You want some good news? The great classical music label Deutsche Grammophon appears to have put a very nice download store online.
• First, their store is international. You can buy from anywhere in the planet with no stupid geographic limits.
• Second, they are not only publishing their current massive catalog, but reviving out-of-print recording as exclusive downloads. A hundred of them are available now and a thousand will be in the next weeks after launch.
• And finally, the music is all DRM-free (YES!) so it can play in the iPod, Zune or preferred MP3-compatible player.
Prices are $1.29 for a full track (that’s lots of music in the classical music world) to $11.99 for an album, which often come with PDF booklets covering the materials, like actual CD editions do. Unfortunately for classical music maniacs, the tracks encoded in MP3 format. Fortunately, they come beautifully encoded at 320kbps, so most people except Pear-cable buyers won’t be able to tell the difference.
Trust me, 320kbps encoded mp3s sound great. I would say ninetyfive out of a hundred listeners will not be able to tell the difference between that and an AIFF/WAV or FLAC file. Hm, maybe 98/100.
I checked out the DGG store and bought the Kite Runner soundtrack as I am a fan of Alberto Iglesias’ music. The buying process is painless and am now downloading a zipped folder containing the mp3 files.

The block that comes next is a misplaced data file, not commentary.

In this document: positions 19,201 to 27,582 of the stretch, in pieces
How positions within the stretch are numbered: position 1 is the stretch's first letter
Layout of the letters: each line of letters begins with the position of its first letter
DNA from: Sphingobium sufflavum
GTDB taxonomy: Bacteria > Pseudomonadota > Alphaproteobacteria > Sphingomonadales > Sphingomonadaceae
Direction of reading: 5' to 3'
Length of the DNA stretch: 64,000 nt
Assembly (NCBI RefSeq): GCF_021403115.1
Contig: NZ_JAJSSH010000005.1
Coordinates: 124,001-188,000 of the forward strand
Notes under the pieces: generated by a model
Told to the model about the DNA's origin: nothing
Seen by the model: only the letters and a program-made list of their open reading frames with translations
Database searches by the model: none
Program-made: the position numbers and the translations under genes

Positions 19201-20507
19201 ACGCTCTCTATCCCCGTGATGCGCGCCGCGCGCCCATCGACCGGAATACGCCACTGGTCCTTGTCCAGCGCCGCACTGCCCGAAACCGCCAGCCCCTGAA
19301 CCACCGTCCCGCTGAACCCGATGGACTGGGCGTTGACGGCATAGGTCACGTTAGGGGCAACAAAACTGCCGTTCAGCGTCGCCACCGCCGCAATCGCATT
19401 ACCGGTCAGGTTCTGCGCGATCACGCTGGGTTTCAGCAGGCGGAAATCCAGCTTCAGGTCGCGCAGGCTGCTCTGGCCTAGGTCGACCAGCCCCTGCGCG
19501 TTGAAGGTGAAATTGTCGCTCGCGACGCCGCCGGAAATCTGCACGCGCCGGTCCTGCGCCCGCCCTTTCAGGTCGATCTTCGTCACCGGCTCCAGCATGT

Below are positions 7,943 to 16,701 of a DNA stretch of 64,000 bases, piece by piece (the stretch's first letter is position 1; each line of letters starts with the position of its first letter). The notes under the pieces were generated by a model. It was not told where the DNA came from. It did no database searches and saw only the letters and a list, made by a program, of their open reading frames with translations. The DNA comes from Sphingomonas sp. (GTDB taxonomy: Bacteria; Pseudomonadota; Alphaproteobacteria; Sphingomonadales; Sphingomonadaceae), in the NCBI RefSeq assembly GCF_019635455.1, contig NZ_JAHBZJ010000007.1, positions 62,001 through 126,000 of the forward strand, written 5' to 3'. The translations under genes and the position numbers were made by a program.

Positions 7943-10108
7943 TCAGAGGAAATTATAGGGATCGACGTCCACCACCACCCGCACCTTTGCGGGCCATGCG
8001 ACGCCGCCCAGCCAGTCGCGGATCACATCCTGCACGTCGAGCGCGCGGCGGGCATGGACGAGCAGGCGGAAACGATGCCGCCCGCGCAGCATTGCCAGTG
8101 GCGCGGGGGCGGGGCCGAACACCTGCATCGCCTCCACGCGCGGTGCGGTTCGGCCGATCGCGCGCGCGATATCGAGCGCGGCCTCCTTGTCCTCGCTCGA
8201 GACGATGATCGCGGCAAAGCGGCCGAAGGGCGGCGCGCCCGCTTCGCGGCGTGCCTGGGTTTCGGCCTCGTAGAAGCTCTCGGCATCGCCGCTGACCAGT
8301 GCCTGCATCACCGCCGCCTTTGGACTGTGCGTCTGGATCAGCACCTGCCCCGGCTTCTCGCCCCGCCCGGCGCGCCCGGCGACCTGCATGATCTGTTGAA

In other music news:
Warner Music Profits Are Down
Warner Music actually did take a hard beating this past quarter, losing almost $7 million in profit versus last year’s—more than half, for a take of $5 million. While profits were down, digital sales shot up 25 percent to pull in $130 million, though that didn’t particularly mollify the industry-wide 14 percent plunge in CD sales this year.
EMI to Slash RIAA Funding
EMI, one of the “big four” record labels that feeds $132.3 million every year to trade groups such as the RIAA and IFPI, has decided that its money could be better spent elsewhere.
Regarding this post – here is a video – Thanks VH
Started the day by taking out the garbage.
Later a listen to the newest Lingua Franca master with Jon, followed by a meeting with Michael Motley, the designer of the CD package. Michael came up with a great cover and at noon we went to Brian’s for lunch. The conversation was all over the place, but I do remember this web site Michael mentioned: BUY (LESS) CRAP!.
That’s a great xmas tree.
In the afternoon I read this article and had to laugh out loud at the last paragraph:
I hate Tom Cruise, but see no reason why, in a movie, he shouldn’t play von Stauffenberg. Objections to that simply show how much emotion still surrounds the issue, especially among the German chattering classes.
Indeed. If it has juice, if it makes us emotional, then it might point to a shadow we have.
And regarding the biz of music, BoingBoing reports this:
On the 5th of October 2007, the Swiss law makers adopted a new law to comply with the WIPO treaties. Thanks to the entertainment lobbies, apart from criminalizing DRM circumvention devices, you can now win a one year visit in jail if you share a copyrighted file on a P2P network.